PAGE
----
HC Deb 02 February 1838 vol 40 cc726-33

Mr. Young moved the second reading of the Ships' Mortgages Bill. He was surprised at the opposition which he understood the Bill was to meet with at the eleventh hour from the hon. Member for Sunderland and others. If he had not supposed that the Bill would have met with general satisfaction, he would not have pressed it. The intention was to remedy in a degree great and acknowledged evils. The enactments of the Bill met with two classes of objectors of a different character: one thought it went too far, and fettered the owners of ships in the hypothecation of their property; the other class thought it did not go far enough, and that it ought to prevent the owner of a ship from mortgaging the ship at all. This was a proof that he had steered between two extremes. When Mr. Huskisson introduced his measure it was considered a been to the shipowner that he was permitted to mortgage his ship. It was said that the Bill was intended to operate for the benefit of the shipping traders; but he had brought it forward as a shipowner, and the shipowners admitted that it was for their benefit. Several instances had occurred of ships which had been fitted out under advances on mortgage, and the mortgages had disposed of the property, sometimes in collusion with the mortgagor, to the prejudice of the creditor. In 1836 a committee of shipowners disapproved of the Registry Act as leading to fraud, and in 1837 the same Committee stated in their report that he (Mr. G. F. Young) had obtained leave to introduce a bill for the purpose of modifying the Registry Act, and thus checking the system of fraud which existed. It was not, therefore, a shipowner's question; for those parties felt that the mortgagees in too many cases acted improperly, and were anxious to check the evil which prevailed. The present system was in fact injurious to the interests of the shipowners; for in foreign countries an opinion prevailed, that the shipowners of this country were not to be trusted, and when captains of vessels offered bills for provisions and ships stores they were refused; and the foreign merchants providing the stores, instead of accepting those bills, would take nothing but a bottomry bond. That was the effect of the present system of mortgages, and it must be obvious that such results must create the greatest inconvenience. He thought, therefore, that the opposition he was now to encounter was unfair. He had no personal motives in bringing forward the Bill, and he would not have introduced it if he had not been led to believe by the shipowners that such a measure would prove beneficial to them. He still thought that the Bill would prove advantageous to shipowners, and that those who now opposed him took an erroneous view of the measure. One objection which had been raised to the Bill was the unpleasant publicity to which the shipowner would be subjected in effecting a mortgage. Under the present system, however, it was well known that the mortgage was not valid unless it was recorded at the custom-house, and that too with the greatest publicity, and all tradesmen, and every person interested, might go to the custom-house and examine the record. There was, therefore, complete publicity under the present system. What, then, was the provision of the present Bill? It was proposed that previous to effecting a mortgage, thirty days' notice should be given, and all persons having claims upon the vessel were to lodge those claims with the registrar, and when so lodged, the parties were to have a preferable lien. The effect of this would be to prevent all those fraudulent proceedings which had been so much complained of, and which had proved so injurious to tradesmen. He could not imagine how any objection should be offered to such a plan. Acts of mortgage did not require to be executed rapidly, and it was quite clear that under the old system justice was defeated. Nor was there any thing novel in the course of proceeding he proposed; for under the old maritime law those who supplied the ship had a preferable lien. He might mention that he had received from all parts of the country attestations favourable to the Bill, and he had not received one opinion condemnatory of the measure. Some persons had expressed a wish that its provisions should be extended to Ireland; but he had thought in making use of the expression "united kingdom," he had thereby included Ireland. The same wish had been expressed in regard to Scotland, which he also thought he had included by the expression he had used. If, however, he found himself in error in this particular, he should take an opportunity afterwards to extend the provisions of the Bill both to Ireland and Scotland. He thought he had now said enough to convince the House he had not introduced the Bill from an obstinate adherence to his own opinion; and he could assure them that he had brought forward the measure under the belief that it would be for the advantage of those on whose support he calculated, but who were now, some of them, hostile to the plan he had proposed for terminating the system of fraud which, it had been allowed, existed. He hoped he had been able sufficiently to explain his views and to make the measure understood. He had avoided all technical details, and he would now leave the Bill to be disposed of as the House might see fit, and bow to the better judgment of those whom he knew were prepared to state their opinion on the subject.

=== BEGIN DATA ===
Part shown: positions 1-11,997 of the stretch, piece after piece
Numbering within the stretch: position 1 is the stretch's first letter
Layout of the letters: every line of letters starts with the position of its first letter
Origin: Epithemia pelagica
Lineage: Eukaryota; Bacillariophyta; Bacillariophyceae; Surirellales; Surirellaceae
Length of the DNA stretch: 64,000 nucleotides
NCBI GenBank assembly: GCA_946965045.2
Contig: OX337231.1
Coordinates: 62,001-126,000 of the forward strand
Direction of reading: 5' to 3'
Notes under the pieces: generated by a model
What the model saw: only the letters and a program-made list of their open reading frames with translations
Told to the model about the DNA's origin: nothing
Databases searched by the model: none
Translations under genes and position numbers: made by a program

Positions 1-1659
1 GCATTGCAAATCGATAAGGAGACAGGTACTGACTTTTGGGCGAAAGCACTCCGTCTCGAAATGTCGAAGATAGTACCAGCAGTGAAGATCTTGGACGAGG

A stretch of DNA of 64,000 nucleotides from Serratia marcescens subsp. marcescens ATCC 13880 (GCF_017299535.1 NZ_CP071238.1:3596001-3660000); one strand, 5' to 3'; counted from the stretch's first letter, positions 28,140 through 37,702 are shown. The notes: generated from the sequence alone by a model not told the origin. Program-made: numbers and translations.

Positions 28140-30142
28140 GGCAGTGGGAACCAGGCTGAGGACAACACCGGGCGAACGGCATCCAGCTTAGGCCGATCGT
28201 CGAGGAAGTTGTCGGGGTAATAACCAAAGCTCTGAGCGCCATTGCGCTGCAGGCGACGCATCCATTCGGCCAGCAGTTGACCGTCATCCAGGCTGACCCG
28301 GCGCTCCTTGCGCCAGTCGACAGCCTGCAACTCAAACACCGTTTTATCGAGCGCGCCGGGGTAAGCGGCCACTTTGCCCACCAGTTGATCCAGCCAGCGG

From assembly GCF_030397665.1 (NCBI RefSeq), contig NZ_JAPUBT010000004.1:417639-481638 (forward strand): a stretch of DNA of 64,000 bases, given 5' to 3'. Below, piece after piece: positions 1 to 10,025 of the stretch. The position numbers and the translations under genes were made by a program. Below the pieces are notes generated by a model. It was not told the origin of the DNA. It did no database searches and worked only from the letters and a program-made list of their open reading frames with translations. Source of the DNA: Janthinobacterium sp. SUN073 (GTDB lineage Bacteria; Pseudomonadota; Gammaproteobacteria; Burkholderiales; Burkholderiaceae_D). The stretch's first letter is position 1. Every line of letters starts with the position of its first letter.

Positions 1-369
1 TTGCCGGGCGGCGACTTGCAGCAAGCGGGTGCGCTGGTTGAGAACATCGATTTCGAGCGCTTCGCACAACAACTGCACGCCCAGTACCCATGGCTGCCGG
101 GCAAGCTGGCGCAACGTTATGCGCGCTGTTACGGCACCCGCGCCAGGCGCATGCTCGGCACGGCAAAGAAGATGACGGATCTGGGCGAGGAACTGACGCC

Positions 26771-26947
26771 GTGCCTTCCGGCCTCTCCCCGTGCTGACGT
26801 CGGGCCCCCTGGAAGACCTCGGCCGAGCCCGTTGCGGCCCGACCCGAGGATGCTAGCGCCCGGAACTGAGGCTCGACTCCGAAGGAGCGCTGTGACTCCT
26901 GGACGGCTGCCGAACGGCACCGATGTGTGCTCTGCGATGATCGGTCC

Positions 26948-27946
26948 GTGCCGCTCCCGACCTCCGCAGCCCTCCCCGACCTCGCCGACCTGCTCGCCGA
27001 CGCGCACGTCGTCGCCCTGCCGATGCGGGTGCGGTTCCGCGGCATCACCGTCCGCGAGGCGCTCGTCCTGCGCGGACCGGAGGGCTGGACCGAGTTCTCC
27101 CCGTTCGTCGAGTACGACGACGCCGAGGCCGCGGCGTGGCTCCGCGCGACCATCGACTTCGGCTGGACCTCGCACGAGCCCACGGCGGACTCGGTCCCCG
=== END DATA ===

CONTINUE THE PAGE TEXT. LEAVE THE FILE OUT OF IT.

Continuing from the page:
The question that the Bill be now read a second time having been put from the chair,

Alderman Thompson